A Hard Look at Exacting Scrutiny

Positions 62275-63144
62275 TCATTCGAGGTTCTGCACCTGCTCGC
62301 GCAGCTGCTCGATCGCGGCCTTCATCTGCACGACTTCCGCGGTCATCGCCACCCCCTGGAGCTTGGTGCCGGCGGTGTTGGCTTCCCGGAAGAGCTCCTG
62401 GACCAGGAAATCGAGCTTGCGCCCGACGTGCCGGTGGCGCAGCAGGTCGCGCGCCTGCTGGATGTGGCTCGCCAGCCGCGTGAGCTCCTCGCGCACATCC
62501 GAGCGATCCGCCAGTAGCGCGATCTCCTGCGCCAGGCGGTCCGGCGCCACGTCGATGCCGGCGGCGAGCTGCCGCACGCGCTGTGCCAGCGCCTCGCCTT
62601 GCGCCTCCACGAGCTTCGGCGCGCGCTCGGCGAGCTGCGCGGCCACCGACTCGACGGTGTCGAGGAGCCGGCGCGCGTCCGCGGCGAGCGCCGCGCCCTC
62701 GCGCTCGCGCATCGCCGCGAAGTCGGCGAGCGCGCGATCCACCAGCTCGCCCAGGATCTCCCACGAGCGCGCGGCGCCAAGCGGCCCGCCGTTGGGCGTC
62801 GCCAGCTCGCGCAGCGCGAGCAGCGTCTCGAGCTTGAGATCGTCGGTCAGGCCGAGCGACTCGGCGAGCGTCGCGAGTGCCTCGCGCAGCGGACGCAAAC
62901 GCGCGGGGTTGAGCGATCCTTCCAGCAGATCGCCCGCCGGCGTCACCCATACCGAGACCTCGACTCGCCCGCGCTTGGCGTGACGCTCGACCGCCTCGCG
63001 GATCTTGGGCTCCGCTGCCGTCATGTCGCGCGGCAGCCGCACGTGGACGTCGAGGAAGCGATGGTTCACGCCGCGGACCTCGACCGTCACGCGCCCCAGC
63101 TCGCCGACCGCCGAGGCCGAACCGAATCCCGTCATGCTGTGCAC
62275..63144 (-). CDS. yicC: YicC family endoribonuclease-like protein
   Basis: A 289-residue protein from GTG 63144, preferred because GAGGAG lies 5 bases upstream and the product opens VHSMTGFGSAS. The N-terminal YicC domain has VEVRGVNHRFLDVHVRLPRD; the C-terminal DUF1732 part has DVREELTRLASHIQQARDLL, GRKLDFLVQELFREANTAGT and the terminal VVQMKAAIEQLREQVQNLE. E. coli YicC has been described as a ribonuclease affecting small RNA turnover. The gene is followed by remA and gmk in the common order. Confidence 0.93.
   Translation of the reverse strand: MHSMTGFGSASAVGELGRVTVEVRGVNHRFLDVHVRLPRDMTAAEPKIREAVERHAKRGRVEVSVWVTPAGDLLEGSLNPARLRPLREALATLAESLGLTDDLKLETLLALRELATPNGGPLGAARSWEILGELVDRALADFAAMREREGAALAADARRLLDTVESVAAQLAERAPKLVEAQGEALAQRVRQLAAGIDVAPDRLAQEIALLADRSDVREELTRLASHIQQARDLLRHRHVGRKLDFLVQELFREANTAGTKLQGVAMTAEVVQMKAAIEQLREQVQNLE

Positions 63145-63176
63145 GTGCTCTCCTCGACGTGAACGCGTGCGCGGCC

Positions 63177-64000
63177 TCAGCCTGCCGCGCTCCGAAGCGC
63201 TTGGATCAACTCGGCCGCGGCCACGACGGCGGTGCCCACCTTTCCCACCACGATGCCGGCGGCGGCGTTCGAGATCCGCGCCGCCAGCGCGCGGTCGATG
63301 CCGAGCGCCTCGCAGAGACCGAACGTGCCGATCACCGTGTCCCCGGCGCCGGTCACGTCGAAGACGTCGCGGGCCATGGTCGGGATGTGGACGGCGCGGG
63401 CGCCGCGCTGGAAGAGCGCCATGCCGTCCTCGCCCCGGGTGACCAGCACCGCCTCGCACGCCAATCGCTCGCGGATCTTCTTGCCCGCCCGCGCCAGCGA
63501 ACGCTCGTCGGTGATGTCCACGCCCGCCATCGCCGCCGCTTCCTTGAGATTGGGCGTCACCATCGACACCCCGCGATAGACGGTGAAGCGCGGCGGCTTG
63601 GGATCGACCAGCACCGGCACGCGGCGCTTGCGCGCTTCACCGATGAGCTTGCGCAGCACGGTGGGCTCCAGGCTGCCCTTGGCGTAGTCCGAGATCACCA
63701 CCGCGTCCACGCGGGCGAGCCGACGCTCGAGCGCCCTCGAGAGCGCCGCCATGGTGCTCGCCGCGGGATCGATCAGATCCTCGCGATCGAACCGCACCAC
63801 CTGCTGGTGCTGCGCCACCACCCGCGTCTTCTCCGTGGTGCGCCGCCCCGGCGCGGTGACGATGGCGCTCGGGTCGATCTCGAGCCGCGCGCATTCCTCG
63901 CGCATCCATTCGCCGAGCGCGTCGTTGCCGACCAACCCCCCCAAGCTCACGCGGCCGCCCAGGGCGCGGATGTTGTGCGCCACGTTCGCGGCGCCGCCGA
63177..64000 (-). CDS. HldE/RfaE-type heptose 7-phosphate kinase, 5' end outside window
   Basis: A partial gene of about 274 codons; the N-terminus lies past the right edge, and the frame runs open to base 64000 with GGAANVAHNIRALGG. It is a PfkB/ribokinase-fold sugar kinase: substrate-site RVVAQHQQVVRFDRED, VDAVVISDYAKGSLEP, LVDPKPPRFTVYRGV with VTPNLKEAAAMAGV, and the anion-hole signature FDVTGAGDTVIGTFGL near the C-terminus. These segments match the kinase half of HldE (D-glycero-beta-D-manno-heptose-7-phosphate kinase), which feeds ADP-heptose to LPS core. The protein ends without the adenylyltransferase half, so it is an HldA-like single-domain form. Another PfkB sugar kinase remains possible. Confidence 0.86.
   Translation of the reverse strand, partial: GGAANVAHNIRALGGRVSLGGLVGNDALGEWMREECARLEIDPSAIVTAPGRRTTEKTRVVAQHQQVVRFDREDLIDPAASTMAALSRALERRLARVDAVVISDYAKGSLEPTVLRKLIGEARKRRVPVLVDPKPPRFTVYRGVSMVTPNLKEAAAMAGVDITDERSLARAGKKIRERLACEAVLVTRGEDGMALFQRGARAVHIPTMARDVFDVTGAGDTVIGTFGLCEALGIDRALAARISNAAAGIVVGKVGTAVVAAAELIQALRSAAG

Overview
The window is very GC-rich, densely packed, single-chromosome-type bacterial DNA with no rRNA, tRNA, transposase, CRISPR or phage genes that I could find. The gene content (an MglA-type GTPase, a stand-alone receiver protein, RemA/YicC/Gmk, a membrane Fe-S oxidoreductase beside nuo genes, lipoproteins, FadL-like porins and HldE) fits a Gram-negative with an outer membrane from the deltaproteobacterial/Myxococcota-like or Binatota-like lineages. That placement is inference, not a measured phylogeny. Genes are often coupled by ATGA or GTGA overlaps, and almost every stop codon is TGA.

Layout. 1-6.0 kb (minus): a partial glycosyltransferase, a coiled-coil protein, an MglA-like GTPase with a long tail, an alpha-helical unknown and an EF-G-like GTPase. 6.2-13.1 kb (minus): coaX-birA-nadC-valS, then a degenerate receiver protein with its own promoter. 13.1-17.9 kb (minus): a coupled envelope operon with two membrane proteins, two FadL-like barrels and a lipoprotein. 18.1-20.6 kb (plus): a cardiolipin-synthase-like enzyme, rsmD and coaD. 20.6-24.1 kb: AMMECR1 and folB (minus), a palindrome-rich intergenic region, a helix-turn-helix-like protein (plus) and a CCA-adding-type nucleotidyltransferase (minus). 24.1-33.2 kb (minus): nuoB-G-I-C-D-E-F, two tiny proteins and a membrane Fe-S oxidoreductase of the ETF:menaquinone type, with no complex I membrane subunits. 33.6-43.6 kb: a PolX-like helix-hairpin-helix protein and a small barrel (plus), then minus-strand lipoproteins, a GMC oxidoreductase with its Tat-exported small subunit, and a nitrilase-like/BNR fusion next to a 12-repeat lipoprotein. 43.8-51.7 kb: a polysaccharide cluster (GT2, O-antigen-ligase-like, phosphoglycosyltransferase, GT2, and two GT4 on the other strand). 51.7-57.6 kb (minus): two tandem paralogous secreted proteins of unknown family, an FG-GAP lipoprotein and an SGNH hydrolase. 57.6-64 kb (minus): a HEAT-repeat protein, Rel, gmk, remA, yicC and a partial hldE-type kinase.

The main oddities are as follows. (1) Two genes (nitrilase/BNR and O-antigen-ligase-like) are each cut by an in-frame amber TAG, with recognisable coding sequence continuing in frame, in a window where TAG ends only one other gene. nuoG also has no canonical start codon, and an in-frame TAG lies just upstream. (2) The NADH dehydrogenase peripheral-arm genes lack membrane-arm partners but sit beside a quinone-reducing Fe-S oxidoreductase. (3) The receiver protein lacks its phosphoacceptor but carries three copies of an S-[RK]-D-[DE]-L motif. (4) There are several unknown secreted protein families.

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To this point, the judicial test of exacting scrutiny has been applied most frequently in electoral campaign funding and variously related cases. But exacting scrutiny should certainly not be thought of as applicable only to campaign or election-related cases. Nor, even more importantly, should exacting scrutiny be thought of as either a synonym for traditional strict scrutiny, or as an awkward compromise between traditional strict judicial scrutiny on the one hand and either mid-level or minimum scrutiny on the other. Once this Article establishes a preliminary understanding of exacting scrutiny, the Article then turns more particularly to the relationship between exacting scrutiny and the proportionalist, balancing-oriented, multi-faceted, and checklist-style jurisprudence often favored by, most prominently, Supreme Court Justice Stephen Breyer. As it turns out, Justice Breyer's scholarship, and his judicial decisions in particular contexts, supply some impetus for applying exacting scrutiny, but only to a limited degree. The Article then addresses some broader questions of exacting scrutiny in the contexts of constitutional rights absolutism; of entirely unfettered balancing; of problems of commensurability and the more general comparability of values, rights, and interests; and of the problem of case outcome unpredictability and indeterminacy. On this basis, the Article then ventures a summary of the most significant advantages and disadvantages of a broad judicial recourse to exacting scrutiny. As it turns out, the judicial standard of exacting scrutiny attractively offers the advantages of formulaic simplicity, built-in normativity, ready understandability, almost limitless flexibility, potential sensitivity to all relevant claims of right and interest, and a potentially universal scope and application.